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  • scum

    But was the cyber attack legal? No mention of that…

    • ajnn

      A cyber attack includes no injury to human beings. No civilian deaths, no deaths of any kind.

      And this is about a war that Iran has declared against the US, Israel, and all of Westen Europe. This is absolutely a legal weapon for a war. How could it not be?

      Congratulations to the people who punched a big hole in Iran's nuclear program without any deaths or bombs. Human life is valuable.

  • Lady_Dr

    DUH! What has legal to do with anything – we are talking about international criminals here, rogue governments, etc.

    And just why do you call yourself Scum?

  • RiverFred

    Iran may be planning an EMP attack on the U.S. according to an article I read an EMP attack will cause planes to fall to the earth, render our military helpless, people will starve to death, etc.. Obama's wait, see and hope policy must end, its time for action to stop Iran's nuclear goals.

  • http://informazionecorretta.com Piera Prister

    Stuxnet is doing what president Obama didn't but should . Stuxnet is a marvel, it represents the power of the XXI century intelligence over the Iranian regime's brutality. Last year, in summer Stuxnet disarmed hundreds of uranium enrichment centrifuges that were replaced. Last week Stuxnet did it again. The bottom of line is that Stuxnet has declared a cyberwar against Ahmadinejad. Right now we don't have a hero like Ilan Ramon who dared to bomb the Saddam Hussein's nuclear sites, and president Obama is turning a blind eye on it, but we have Stuxnet..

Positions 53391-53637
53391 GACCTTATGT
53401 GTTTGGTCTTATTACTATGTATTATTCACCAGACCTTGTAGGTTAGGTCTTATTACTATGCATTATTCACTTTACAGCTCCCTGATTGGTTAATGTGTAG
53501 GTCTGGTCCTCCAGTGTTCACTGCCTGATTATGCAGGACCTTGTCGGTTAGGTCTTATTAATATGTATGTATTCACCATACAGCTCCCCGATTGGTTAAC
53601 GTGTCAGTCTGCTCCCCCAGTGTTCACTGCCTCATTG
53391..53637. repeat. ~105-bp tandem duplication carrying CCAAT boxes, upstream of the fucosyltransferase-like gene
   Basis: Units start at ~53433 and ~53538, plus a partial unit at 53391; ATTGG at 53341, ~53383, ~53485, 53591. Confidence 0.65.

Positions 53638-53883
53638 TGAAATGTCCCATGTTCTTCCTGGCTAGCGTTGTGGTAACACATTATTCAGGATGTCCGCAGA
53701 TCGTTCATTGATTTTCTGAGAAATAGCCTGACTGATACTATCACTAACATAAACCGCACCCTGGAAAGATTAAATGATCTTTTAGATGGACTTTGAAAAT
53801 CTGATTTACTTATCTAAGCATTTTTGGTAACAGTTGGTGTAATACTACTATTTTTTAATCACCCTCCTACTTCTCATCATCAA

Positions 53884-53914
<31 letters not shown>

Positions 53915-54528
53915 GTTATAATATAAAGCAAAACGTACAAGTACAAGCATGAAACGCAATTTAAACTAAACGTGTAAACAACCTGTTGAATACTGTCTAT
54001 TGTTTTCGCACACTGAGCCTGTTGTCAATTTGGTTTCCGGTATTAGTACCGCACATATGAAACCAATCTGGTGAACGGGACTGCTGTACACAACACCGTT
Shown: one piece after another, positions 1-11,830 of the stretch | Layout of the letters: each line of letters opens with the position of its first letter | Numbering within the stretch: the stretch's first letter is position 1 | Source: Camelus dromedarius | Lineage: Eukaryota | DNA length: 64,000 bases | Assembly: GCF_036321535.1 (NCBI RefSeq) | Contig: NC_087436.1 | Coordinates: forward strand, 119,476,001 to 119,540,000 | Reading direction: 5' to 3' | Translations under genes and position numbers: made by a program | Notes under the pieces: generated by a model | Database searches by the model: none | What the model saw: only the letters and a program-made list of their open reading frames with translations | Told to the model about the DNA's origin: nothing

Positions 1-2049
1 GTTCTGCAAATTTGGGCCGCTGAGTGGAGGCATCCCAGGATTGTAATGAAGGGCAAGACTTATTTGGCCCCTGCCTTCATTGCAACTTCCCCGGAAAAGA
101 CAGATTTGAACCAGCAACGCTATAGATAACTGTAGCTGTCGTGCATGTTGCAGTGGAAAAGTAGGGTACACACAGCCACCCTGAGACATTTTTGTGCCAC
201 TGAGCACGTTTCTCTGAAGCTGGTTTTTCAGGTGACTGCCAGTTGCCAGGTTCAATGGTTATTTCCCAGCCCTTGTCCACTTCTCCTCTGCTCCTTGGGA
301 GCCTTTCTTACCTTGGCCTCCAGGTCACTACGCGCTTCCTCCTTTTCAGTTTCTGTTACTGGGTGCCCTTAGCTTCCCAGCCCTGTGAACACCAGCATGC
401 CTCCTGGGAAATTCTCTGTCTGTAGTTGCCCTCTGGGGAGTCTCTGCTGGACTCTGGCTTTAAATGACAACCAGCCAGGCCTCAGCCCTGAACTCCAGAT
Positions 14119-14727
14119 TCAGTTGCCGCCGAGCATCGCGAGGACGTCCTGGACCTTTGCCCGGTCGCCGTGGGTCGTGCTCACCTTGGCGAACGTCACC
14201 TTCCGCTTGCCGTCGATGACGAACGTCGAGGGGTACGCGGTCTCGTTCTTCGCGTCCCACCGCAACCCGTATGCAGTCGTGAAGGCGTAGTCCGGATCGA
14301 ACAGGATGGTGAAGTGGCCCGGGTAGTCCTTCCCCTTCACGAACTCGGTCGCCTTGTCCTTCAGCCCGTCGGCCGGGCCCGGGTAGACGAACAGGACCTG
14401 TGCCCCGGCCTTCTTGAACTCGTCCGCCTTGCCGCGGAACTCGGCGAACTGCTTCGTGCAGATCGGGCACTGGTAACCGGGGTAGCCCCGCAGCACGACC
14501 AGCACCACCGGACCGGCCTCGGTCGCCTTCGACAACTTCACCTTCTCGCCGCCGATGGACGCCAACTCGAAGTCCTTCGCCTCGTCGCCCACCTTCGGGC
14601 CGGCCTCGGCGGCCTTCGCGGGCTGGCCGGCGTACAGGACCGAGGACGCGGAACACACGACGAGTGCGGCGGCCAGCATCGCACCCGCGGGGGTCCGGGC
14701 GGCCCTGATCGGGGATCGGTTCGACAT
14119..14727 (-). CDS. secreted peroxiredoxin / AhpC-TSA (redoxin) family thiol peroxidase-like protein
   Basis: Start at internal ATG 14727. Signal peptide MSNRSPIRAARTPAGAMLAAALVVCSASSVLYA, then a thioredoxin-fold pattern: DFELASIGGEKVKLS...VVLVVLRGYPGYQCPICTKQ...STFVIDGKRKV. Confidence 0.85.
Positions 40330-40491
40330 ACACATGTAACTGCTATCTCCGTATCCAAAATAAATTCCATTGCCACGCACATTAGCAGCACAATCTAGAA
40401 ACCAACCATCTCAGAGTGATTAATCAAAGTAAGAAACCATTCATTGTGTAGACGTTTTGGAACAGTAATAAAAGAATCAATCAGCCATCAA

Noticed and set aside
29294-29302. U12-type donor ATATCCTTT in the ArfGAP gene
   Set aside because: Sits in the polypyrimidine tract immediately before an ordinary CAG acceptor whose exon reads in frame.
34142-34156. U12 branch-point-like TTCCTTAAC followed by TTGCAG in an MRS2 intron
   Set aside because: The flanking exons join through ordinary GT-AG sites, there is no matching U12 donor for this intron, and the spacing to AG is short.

• Bert

    It is easy to make statements such as this one by ajnn. However, there are persuasive arguments that warn an EMP attack is very possible. I say better to be prepared than sorry.

  • http://nodhimmitude.blogspot.com DagW

    I think we can all relax over any possible computer virus attack on the Modern world, that being so due to Obama hiring a large number of currently unemployed security guards to scan and grope all the secretaries entering places of business that rely in any meaningful way on computer use. I see this as a win-win situation. Unemployed guys will get paid to have fun, and the world will be saved at the same time. Further proof of Obama's genius is not required. He will certainly be re-elected for this move, as it were, alone.

  • LibertyLover

    You are definetly incorrect about the EMP technology. It is 1950's technology first noted by the US during atmospheric testing in the South Pacific. A nuclear detonation in the high atmosphere would result in what is known as the Compton Effect, the motive force behind an EMP attack.

  • groovimus

    The article says " Now that the code is publicly available, it’s only a matter of time before a hacker with less noble ends in mind modifies Stuxnet for more nefarious purposes."

    The author does not mention whether "code" in this context is source code, which would be a serious situation as implied here. But I very seriously doubt the source code is out there, it is likely top secret. So the bad dudes would have only the object code to deal with, and essentially impossible to reverse engineer for any small group or country, even Iran.